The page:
London was gripped by two acts of terror late Saturday — a van crashing into a crowd at London Bridge and a series of stabbings nearby, police confirmed — just the latest attacks to strike the United Kingdom in recent weeks.
“More than one” person was killed, the BBC reported. Police did not immediately confirm any numbers of dead or injured. Video broadcast on the BBC showed a man on the ground apparently with canisters strapped to him.
In addition, a series of explosions rang out in the area — possibly controlled blasts from police, according to reporters there.
Less than two hours after the bridge attack, police warned they were responding to an “incident” in the Vauxhall area, more than a mile away, but confirmed early Sunday it was an unrelated stabbing.
Prime Minister Theresa May and President Trump were briefed with updates.
The prime minister is set to lead a meeting of the government emergency response committee Sunday, British officials added. President Trump tweeted: “Whatever the United States can do to help out in London and the U. K., we will be there – WE ARE WITH YOU. GOD BLESS!”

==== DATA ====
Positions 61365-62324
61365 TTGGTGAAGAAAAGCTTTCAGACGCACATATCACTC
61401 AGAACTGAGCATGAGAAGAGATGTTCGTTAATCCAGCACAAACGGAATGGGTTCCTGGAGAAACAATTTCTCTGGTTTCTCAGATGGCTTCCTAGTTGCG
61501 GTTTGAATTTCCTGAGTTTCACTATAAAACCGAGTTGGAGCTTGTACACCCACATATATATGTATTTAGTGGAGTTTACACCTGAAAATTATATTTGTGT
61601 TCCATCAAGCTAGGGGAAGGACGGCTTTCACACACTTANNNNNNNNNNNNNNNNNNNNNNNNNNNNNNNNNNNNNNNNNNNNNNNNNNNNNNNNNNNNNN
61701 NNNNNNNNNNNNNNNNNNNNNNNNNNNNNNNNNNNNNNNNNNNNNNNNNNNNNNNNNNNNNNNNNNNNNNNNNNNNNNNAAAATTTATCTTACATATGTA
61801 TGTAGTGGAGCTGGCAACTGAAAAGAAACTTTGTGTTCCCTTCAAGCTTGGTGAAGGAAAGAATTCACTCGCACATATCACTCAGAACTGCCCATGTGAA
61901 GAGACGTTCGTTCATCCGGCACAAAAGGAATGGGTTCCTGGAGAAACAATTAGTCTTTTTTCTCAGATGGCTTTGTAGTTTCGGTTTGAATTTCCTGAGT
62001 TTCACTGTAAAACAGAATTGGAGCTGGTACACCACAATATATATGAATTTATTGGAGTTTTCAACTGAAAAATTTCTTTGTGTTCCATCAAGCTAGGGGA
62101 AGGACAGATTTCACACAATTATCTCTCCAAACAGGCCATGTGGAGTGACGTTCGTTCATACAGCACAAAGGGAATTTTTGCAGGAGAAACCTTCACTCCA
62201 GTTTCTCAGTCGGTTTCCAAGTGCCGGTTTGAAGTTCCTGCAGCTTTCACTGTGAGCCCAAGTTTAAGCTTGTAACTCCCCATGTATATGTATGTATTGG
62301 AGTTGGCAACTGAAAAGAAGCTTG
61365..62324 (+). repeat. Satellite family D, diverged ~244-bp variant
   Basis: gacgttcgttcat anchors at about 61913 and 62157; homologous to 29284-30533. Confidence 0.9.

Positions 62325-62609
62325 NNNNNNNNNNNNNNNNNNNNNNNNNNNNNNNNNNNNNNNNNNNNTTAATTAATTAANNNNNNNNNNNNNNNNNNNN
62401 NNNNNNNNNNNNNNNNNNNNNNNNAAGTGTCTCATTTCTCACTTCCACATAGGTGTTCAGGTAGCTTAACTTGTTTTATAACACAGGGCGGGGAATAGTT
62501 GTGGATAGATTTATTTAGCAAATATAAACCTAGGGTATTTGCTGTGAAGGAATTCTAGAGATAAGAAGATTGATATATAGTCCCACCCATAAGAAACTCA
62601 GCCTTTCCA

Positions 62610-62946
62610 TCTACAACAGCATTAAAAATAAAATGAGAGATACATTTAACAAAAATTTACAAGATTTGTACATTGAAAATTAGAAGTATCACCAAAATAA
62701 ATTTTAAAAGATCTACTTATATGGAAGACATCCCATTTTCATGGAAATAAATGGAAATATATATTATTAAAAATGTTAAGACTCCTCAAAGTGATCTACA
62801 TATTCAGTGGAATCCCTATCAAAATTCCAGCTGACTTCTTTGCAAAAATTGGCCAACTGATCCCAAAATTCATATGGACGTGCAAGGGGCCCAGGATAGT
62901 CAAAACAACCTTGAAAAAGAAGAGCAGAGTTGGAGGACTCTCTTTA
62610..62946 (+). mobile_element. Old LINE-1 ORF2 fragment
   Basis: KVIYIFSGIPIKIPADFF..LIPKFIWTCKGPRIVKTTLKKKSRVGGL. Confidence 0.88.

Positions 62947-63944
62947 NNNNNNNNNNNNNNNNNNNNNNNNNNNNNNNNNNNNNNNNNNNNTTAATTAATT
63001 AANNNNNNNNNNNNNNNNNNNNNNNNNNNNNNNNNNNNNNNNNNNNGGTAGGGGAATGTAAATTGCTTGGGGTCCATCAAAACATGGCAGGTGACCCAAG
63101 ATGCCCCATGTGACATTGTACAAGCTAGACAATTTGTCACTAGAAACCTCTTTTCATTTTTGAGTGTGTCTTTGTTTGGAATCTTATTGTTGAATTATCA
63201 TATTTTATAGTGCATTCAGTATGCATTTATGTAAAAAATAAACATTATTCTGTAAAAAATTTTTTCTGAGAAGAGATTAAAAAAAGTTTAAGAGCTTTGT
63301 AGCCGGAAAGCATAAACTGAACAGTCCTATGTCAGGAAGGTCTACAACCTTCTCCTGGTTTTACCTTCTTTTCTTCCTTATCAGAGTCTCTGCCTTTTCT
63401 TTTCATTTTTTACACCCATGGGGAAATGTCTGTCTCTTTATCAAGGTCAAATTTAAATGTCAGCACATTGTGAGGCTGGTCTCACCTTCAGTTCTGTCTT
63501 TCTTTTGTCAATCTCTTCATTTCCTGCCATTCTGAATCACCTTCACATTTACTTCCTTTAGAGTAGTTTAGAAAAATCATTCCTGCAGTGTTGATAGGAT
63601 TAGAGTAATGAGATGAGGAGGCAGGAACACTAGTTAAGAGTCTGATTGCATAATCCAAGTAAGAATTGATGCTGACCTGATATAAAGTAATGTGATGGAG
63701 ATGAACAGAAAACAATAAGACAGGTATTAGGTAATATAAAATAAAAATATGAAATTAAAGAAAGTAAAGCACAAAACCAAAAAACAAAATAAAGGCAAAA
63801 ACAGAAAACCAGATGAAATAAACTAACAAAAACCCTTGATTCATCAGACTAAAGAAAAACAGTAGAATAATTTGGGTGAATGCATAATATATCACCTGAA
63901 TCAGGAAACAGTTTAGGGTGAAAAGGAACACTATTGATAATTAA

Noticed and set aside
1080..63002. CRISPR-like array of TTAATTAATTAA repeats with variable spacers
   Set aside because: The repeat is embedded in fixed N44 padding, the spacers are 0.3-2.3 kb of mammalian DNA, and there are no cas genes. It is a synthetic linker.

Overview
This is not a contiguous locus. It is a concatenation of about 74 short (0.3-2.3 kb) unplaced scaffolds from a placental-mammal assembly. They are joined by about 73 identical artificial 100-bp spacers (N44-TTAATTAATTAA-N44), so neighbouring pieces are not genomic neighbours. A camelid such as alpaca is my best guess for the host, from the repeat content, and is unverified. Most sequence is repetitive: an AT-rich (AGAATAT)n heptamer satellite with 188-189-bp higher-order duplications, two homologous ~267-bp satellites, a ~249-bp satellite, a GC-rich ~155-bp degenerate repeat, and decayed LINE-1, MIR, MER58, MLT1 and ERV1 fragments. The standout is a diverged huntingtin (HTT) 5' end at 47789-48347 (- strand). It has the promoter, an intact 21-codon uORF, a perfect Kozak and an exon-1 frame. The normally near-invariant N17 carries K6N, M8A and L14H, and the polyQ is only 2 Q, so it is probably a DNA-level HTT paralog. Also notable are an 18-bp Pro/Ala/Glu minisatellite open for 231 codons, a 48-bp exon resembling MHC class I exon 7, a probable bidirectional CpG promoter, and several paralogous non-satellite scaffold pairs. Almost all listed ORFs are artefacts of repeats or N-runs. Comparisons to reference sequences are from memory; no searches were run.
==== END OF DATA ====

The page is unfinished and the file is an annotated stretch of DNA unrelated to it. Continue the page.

“We stand ready to provide all possible consular assistance should we become aware of any affected U.S. citizens,” a State Department official told Fox News. “We strongly encourage U.S. citizens in the United Kingdom to directly contact concerned family members in the United States to advise them of your safety.”
“We are working with our interagency partners and foreign counterparts to gain further insight into reported attacks against civilians on London Bridge and in the surrounding area,” the Department of Homeland Security told Fox News.
“We’re monitoring the situation in London and we’re in touch with British authorities,” New York Police Department spokesman J. Peter Donald said.
Transportation officials said the busy London Bridge station has been closed at the request of police; two additional stations also were closed.
An eyewitness told Sky News he saw people who seemed to have been run over and people being placed in an ambulance covered in blankets.